Rifling through a series of Hallmark cards that don’t (but really should) exist, Some Kind of Weasel looks at the irritations of life’s expectations – particularly for women. From inopportune baby showers and disappointments in relationships to the treasure trove of insults and indignation that is a career in theatre, this show hits home for many but hits harder with laughs. 

Relentless, Some Kind of Weasel moves at an incredible pace: even when slowing for emphasis there’s an onslaught of sentiment or humour. Splicing in segments of failed dates, the humour ripples throughout the production that attests to writer and performer Jenny Stafford’s control and timing. By the end of the 35 minute run, audiences will find themselves desperately trying to catch their breath.

Stafford ties the show into our culture and how childhood stories -chiefly Disney films- seemingly teach that life ends after marriage, with matrimony being the ‘happily ever after’. So, what about women who have moved past their ‘shelf life’, and those who don’t want children but find themselves invited to baby showers and to be bridesmaids? Unsurprisingly, there’s a profoundly genuine element to Stafford’s writing, which is cut-throat in how open the flow of communication feels.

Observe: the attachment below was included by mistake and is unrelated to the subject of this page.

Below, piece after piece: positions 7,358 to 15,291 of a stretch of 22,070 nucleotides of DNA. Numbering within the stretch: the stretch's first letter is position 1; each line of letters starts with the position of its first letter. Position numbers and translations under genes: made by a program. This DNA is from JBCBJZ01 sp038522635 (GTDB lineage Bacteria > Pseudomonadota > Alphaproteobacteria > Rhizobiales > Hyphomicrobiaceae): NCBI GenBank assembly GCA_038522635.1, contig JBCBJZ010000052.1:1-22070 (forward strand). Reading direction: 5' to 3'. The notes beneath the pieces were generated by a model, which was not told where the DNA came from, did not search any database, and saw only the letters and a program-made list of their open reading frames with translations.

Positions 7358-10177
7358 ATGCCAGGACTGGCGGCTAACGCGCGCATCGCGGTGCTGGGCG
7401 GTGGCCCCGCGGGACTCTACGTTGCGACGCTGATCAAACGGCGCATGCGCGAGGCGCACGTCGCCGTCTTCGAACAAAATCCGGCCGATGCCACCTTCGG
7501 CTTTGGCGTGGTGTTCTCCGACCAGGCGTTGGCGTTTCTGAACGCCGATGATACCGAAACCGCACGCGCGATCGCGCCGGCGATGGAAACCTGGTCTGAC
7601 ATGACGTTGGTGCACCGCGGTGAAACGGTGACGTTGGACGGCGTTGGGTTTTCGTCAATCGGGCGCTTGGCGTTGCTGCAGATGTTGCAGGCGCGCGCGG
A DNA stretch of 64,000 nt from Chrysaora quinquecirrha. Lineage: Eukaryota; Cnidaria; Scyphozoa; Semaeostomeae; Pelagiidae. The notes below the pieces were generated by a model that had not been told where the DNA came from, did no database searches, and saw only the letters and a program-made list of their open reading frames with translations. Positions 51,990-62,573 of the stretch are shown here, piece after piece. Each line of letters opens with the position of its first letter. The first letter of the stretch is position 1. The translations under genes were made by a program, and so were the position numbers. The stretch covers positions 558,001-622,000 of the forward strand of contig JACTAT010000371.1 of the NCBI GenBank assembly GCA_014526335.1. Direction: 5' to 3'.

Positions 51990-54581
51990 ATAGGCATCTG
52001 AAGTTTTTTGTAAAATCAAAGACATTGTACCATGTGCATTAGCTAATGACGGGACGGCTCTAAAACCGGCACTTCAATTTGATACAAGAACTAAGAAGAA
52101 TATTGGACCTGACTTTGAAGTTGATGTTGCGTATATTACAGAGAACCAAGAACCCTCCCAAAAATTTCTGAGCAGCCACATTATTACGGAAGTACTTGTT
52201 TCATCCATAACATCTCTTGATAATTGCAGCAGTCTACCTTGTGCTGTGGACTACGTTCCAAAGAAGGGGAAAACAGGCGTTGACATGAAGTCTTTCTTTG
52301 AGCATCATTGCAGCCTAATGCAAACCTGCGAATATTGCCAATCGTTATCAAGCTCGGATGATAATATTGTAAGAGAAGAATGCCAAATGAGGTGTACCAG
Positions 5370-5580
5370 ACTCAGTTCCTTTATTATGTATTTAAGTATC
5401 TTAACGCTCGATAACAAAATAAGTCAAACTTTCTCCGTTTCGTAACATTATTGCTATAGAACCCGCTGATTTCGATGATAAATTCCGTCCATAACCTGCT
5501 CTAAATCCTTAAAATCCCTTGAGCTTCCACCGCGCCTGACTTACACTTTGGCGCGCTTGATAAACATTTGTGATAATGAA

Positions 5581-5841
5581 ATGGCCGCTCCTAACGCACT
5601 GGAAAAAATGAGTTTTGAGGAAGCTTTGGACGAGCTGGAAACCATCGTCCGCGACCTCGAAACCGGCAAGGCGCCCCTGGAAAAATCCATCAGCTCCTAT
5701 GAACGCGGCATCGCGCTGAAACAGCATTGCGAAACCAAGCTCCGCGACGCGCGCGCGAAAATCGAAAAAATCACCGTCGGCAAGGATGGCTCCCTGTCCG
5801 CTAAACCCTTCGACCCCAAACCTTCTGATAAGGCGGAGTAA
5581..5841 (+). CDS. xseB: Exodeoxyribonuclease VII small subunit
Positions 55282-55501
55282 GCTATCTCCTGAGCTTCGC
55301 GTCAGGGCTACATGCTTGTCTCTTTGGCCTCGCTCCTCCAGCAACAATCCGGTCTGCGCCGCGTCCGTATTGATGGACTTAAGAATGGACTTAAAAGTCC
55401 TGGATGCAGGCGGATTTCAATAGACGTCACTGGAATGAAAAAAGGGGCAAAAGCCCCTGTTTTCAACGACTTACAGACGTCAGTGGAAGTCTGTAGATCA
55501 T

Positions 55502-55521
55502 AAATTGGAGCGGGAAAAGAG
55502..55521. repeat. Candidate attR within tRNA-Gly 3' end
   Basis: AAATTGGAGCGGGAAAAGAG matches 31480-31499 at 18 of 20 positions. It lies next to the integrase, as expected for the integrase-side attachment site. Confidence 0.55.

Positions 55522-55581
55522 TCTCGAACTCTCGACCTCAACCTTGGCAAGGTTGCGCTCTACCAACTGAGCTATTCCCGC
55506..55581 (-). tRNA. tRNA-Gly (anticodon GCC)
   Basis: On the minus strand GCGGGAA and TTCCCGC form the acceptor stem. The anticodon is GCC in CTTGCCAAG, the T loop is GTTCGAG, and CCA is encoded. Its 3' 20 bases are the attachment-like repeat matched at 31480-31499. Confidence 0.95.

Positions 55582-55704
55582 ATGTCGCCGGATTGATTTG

Much of the script’s blunt wording seeks not to throw up smoke and mirrors but directly confront – not only issues, but the excuses made of our insecurities, mistakes, and choices in life. Reinvigorating, Stafford’s stance to stop waiting for theoretical signs and push forward is the backbone of the production, and both Penny Cole’s direction and Sarah Johnston’s dramaturgy refrain from injecting excess in what is an otherwise well made piece.

Some Kind of Weasel tells an undoubtedly feminist story, and Stafford’s writing extends beyond familiar narratives, not only deconstructing the dangers of stories which pit women against one another but examines why these stories prevail.

Reminding us that there’s nothing wrong with being a weasel sometimes (we can’t all be gazelles) and ending on a bittersweet note, the production embraces experiences and failures alike. It encourages us to salute ourselves on achievements – whether that’s having a baby, volunteering, or even getting a divorce. Most importantly though, it reminds us to congratulate ourselves on doing whatever we want – and surviving.